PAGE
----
Do you have any suggestions? Any information that you have would be extremely helpfull.

Hi Dunkster, it sounds like you have a contemporary of a couple of my rides & one or two other members as well. Fabulous score at that price.

A couple of points.
The Nervex Professional lugs were first made shortly after the war & were seen in the UK by about 1949 or so, but Australia didn't really see the Continental headsets in quantity untill about 1956/'57 at the earliest & it would be sometime after this that the Nervex lugs were more widely used, so yes, they were first made in earlier years, & no, we didn't see them in Australia much untill the second half of the 50's as you say.

Bacon Slicer hubs are a bit of a favourite subject of mine. How many spoke holes does it have? The Harden company discontinued hub manufacture in 1950 & the standard was 32 spokes for the front & 40 for the rear at this time, but I have a pair of 36/36 spoke hubs, a standard that was not introduced untill well after Harden got out of the bike component business. Very strange, but I have a theory. I am curious to know if any other drillings were made.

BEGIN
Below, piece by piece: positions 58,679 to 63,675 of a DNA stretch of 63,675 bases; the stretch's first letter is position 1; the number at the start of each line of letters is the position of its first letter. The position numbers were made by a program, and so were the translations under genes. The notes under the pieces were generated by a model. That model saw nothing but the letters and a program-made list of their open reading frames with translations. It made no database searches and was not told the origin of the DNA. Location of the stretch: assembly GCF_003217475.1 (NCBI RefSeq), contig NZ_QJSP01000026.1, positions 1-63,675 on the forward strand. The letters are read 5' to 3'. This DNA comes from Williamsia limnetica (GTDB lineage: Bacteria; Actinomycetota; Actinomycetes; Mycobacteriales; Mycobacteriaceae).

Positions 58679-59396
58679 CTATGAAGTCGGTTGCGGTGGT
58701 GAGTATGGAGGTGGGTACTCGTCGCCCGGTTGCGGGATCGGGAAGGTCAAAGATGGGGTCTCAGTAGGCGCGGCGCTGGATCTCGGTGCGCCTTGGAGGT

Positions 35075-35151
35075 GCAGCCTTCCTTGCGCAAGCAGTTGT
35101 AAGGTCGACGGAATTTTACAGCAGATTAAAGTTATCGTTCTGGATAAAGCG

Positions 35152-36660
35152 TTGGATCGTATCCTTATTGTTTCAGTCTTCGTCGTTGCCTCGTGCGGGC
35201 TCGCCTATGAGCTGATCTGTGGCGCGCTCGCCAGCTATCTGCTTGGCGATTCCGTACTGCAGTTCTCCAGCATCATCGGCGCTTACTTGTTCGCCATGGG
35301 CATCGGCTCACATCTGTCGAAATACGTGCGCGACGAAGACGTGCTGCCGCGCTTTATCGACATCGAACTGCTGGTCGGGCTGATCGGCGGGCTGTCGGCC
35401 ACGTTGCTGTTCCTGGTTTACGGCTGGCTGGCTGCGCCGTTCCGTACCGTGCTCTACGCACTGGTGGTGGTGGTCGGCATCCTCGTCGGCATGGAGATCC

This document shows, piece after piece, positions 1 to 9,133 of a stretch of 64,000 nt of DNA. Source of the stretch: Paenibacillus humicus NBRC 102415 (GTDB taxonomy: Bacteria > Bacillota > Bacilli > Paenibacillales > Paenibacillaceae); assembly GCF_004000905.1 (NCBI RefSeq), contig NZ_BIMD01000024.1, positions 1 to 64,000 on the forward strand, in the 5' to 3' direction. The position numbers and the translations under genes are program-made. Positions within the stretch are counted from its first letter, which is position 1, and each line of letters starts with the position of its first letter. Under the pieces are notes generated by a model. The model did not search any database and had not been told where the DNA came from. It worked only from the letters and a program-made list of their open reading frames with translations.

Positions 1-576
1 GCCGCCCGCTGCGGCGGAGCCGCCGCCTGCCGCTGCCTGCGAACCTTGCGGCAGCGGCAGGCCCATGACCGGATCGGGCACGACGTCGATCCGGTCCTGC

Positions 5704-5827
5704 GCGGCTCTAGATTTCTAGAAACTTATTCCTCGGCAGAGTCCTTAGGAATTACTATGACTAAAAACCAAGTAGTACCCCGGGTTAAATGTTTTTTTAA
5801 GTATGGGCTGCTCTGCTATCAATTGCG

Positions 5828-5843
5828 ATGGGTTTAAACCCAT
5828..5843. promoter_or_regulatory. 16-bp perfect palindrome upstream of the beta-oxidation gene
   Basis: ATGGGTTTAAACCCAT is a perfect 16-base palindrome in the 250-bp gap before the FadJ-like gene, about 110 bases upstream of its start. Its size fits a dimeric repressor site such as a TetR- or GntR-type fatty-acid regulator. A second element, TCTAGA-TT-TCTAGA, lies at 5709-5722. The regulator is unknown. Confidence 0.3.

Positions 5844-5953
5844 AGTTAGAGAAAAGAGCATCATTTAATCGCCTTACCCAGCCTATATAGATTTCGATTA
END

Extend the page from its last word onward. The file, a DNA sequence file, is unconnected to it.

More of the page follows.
You mention an Airlite "flip flop"[?] hub. I presume you mean a double sided hub, but is it fixed/fixed, or fixed/freewheel threading?
Is it Low flange or High flange.
I have a fixed/fixed double sided hub & am seeking either a single sided freewheel one, or a double sided fixed/freewheel threaded low flange type. Both the Harden & the low flange Airlite, [which had been around since the mid 30's] were coming to the end of their run by the late 50's, particularly once the Campagnolo bandwagon rolled into town.

When it comes to identifying the owner, you will need to try & track down club cyclists of the era who would be old enough to remember. Check the veterans at the Velodrome in the general area of where the bike was made. Some of these blokes are in their 70's & still riding, so take the cleaned frame with you, it's amazing how many will park their carbon to come have a look, & if somebody remembers the original owner, he will probably talk to you for ages.
Most people bought new bikes from shops that were in the area where they lived, worked & rode. Keep asking & you will very likely get a result.

Hopefully this is of some help.

stevendavid75 wrote:not sure I can help you but a picture will be required, $8 sounds like the find of the century!!!!

Close, but Karens roadside recovery ALAN would be danged hard to beat.
Carbine & SJH cycles, & Quicksilver BMX
Now that's AUSTRALIAN to the core.
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Info for Kid_Carbine

Postby Dunkster » Mon Feb 25, 2008 12:24 am

Hi Guys:

surprised to get a response so quickly.